5 things Dads can do on Children’s Mental Health Week  

By Lauren Seager-Smith 

Children’s Mental Health Week is taking place on 7-13 February 2022. The theme is Growing Together with a focus on overcoming challenges and setbacks.  Place2Becordinate the week, and they have developed a wealth of free resources to support parents and carers to get involved.  

Developing a growth mindset. 

You may have heard about the advantages of having a ‘growth mindset’. Stanford professor Carol Dweck was fascinated by the difference a growth mindset can have on life outcomes.  She studied 330 children aged eleven or twelve and asked them questions to determine who had a growth mindset, and who had a fixed mindset. The children with a growth mindset didn’t blame themselves when they failed at a task.  They saw it as a challenge to overcome.  Whereas those with a fixed mindset limited their abilities and saw little point in trying.  If you have a fixed mindset, you believe your abilities are fixed and you can’t change the outcome. In her book, ‘Mindset’ Dweck shares how important it is to praise our children’s efforts rather than getting fixated on results. When we praise our children’s efforts, they understand that they have agency and that there is always room to grow.  So how can Dads grow together with their child this Children’s Mental Health Week? 

1. Forgive yourself

We’re all juggling a million and one things every day. Being a Dad, a partner, a friend, a son, a colleague, an employee, an employer. It’s tough and it’s okay not to be okay.  It’s okay to drop the ball. Help your child understand that we all make mistakes and that’s okay. Your child doesn’t need you to be perfect, and you understand that they aren’t perfect. Show them that it’s okay to make mistakes as long as we own them and move forward. In the words of Stephen Gerrard, ‘Failure helps you to become better.  Analyse, reflect, work out how and why – and go again.’. 

2. What do plants need to grow?

What do plants need to grow? Air, water, light, sustenance. The same goes for people. We can’t run on empty. We need the right conditions to meet our full potential. Help your child develop healthy habits for life that set them up for growth. Model a balance of work, rest and play in your family life. See  5 ways to look after your mental health as a busy dad (musicfootballfatherhood.com).  

3. Help your child reflect on their journey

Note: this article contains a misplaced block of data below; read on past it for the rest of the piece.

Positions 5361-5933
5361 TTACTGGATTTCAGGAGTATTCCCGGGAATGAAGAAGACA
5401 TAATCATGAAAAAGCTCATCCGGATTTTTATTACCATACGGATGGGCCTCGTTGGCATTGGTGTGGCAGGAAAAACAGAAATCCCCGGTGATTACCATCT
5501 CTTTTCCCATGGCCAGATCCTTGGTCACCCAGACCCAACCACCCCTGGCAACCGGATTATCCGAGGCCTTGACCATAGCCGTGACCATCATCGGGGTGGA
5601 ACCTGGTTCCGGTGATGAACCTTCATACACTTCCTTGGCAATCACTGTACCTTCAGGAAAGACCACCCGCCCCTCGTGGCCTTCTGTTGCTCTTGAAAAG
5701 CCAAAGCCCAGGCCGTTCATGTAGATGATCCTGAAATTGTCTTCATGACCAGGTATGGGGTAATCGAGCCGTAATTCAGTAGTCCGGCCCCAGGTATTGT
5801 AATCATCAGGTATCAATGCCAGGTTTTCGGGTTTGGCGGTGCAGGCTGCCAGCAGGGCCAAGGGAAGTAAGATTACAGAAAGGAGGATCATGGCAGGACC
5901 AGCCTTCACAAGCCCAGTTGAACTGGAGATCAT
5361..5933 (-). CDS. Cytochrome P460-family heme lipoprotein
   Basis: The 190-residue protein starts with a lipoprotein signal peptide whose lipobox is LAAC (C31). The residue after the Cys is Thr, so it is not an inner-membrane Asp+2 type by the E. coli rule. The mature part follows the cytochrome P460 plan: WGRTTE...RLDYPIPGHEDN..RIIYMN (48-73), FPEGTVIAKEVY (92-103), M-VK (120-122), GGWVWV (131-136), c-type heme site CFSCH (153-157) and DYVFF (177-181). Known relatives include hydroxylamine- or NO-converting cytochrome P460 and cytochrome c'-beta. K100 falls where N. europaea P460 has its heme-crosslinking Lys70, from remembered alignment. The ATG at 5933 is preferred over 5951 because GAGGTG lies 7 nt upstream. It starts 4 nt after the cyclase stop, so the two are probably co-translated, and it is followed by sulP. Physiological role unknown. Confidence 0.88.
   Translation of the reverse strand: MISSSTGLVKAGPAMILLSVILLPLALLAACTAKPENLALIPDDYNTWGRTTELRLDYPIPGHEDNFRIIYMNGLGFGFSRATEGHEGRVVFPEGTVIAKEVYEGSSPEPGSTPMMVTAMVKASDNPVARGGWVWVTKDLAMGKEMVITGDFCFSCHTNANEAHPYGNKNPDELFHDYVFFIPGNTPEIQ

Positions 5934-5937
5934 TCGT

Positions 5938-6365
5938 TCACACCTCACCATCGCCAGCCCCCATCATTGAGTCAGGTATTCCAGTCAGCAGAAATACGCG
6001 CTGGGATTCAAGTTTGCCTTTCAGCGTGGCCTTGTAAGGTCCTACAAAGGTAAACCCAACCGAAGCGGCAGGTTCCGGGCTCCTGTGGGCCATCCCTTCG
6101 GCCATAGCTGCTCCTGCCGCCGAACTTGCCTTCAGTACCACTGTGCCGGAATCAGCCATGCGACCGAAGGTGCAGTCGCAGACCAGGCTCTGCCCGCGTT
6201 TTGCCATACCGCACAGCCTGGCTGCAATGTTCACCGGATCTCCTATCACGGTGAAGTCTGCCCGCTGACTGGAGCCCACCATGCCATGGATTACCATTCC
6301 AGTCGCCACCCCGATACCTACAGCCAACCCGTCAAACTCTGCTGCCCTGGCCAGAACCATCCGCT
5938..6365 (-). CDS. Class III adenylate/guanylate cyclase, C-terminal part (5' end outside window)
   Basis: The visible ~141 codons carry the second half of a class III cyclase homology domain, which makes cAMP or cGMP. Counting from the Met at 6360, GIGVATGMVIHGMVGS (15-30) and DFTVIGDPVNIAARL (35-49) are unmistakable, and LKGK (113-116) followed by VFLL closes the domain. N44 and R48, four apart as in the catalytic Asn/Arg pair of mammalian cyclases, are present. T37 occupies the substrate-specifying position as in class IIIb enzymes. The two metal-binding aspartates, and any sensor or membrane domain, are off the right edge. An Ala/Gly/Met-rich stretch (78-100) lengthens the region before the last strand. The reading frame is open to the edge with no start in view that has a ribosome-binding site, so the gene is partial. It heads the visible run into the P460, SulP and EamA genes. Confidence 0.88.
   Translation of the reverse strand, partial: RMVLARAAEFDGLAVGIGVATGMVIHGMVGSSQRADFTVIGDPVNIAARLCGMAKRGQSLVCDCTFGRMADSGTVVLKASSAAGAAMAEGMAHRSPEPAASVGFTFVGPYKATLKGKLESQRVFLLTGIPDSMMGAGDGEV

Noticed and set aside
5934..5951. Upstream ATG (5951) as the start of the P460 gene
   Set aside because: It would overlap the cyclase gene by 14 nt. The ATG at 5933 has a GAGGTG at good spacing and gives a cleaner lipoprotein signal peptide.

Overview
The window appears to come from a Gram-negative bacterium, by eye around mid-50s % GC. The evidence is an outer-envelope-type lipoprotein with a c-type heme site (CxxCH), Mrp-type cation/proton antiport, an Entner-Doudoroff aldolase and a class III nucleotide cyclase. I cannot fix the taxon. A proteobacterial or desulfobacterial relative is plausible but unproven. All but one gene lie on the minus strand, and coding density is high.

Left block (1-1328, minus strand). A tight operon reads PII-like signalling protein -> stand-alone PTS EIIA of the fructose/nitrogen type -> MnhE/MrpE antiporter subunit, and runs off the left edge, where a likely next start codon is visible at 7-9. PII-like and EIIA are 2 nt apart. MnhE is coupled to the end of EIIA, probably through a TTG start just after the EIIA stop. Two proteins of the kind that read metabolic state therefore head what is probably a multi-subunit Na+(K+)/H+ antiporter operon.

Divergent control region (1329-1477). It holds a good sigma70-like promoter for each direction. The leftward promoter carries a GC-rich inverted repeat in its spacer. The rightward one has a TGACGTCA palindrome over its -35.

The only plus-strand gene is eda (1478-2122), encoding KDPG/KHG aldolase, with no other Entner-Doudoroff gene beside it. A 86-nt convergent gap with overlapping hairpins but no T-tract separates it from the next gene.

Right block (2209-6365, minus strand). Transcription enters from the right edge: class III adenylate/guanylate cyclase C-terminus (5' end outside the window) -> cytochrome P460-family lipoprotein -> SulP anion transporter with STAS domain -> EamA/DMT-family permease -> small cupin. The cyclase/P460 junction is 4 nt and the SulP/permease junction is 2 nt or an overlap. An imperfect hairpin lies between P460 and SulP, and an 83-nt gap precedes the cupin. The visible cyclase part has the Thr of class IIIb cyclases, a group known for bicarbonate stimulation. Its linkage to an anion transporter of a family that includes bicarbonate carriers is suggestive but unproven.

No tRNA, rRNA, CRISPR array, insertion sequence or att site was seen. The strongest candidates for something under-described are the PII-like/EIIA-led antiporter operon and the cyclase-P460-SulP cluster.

There is so much they have already overcome.   Ability is not limited to good grades or making the team. Life throws up different challenges, and we need a range of life skills and different types of intelligence. You could draw a timeline together and share the challenges you have both overcome and what has helped. With younger children you could encourage them to be their own superhero, designing a cape or a shield with all their powers and strengths. Help them think about who they are, to write down or draw those qualities and stick them up as daily reminders. For example, ‘I am kind’, ‘I am brave’, ‘I think of others’, ‘I’m not afraid to try new things’, ‘I never give up’.  

4. Plan out how you’ll overcome obstacles – together

In ‘High Performance – Lessons from The Best on Becoming Your Best’ by Jake Humphrey and Prof Damian Hughes, they talk about the power of the word ‘yet’.  They suggest whenever you find yourself thinking a problem is insurmountable, ‘try adding the word ‘yet’. For instance, I can’t do this Maths problem ‘yet’. I can’t run a 5K ‘yet’.  I can’t get that job I want ‘yet’. Nothing is fixed. There is always more to learn, more to experience, and room to grow. Michael Jordan famously said, ‘I’ve missed more than 9000 shots in my career. I’ve lost almost 300 games. 26 times, I’ve been trusted to take the game winning shot and missed. I’ve failed over and over and over again in my life. And that is why I succeed.’  

5. Have a plan to get unstuck

We all have days when we feel like everything has gone wrong.  Come up with an ‘It’s going to be okay’ plan with your child, or as a family. You could even make an emergency box, with lots of reminders. Include things or activities that make you feel better. It could be the recipe for a favourite meal you like to make together, a playlist of songs that pick you up, positive affirmations and quotes and post-it notes of things you’re proud of. It might be films or tv series that make you feel good, a book that makes you hopeful, or a place you like to go to clear your head.   

For more information on Children’s Mental Health Week visit Children’s Mental Health Week (childrensmentalhealthweek.org.uk)

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